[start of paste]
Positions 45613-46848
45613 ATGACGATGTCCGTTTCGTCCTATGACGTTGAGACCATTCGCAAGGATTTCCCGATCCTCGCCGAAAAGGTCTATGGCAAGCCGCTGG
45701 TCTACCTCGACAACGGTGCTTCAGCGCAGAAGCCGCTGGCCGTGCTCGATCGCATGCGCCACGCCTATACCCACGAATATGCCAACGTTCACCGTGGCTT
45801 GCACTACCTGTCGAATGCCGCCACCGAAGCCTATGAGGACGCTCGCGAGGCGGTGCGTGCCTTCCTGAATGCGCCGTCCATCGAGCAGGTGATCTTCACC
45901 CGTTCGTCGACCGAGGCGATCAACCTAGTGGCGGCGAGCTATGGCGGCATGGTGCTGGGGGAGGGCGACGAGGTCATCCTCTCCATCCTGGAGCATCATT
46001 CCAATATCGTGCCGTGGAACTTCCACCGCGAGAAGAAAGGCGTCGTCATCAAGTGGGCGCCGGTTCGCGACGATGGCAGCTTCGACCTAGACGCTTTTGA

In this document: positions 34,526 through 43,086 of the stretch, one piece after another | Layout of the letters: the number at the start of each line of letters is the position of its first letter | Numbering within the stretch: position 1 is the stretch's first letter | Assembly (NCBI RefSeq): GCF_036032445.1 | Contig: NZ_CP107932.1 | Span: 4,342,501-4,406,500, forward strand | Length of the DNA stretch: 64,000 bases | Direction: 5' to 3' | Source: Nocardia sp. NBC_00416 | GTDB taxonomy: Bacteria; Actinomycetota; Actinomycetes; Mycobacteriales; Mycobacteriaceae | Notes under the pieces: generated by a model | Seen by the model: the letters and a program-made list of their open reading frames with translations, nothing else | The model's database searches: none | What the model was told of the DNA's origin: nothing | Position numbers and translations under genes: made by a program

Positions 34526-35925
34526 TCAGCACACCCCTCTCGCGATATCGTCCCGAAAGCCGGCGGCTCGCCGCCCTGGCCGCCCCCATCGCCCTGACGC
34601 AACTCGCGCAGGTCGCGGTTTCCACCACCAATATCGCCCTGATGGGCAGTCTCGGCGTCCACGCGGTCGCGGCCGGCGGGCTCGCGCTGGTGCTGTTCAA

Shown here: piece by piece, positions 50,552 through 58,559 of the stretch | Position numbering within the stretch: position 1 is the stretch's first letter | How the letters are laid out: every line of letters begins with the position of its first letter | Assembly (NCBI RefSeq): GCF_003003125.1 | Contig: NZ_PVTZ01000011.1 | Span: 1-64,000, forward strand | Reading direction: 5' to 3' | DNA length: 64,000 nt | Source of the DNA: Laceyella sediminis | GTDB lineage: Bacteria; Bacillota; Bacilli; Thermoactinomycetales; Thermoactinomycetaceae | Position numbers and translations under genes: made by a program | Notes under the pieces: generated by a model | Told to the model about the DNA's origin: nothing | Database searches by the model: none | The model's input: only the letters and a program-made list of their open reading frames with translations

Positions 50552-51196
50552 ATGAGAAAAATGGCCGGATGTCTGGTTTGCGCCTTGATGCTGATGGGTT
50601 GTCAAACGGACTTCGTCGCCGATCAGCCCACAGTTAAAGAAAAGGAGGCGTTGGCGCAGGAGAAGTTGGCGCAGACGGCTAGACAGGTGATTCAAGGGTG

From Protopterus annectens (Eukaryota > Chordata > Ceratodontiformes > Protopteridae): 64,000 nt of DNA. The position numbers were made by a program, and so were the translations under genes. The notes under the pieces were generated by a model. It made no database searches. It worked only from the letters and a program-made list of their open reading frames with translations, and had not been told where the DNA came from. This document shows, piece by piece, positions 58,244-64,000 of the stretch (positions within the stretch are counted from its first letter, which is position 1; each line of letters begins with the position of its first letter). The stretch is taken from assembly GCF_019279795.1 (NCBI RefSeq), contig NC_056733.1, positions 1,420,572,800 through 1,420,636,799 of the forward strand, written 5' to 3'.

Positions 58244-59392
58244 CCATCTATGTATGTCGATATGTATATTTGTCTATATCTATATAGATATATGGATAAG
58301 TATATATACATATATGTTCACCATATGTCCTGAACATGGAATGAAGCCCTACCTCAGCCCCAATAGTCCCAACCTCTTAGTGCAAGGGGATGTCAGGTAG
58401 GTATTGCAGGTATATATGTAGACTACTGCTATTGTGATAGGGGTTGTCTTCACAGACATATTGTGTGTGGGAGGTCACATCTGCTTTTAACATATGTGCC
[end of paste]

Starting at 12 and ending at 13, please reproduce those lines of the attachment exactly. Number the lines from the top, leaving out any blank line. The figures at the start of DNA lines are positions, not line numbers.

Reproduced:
Positions 50552-51196
50552 ATGAGAAAAATGGCCGGATGTCTGGTTTGCGCCTTGATGCTGATGGGTT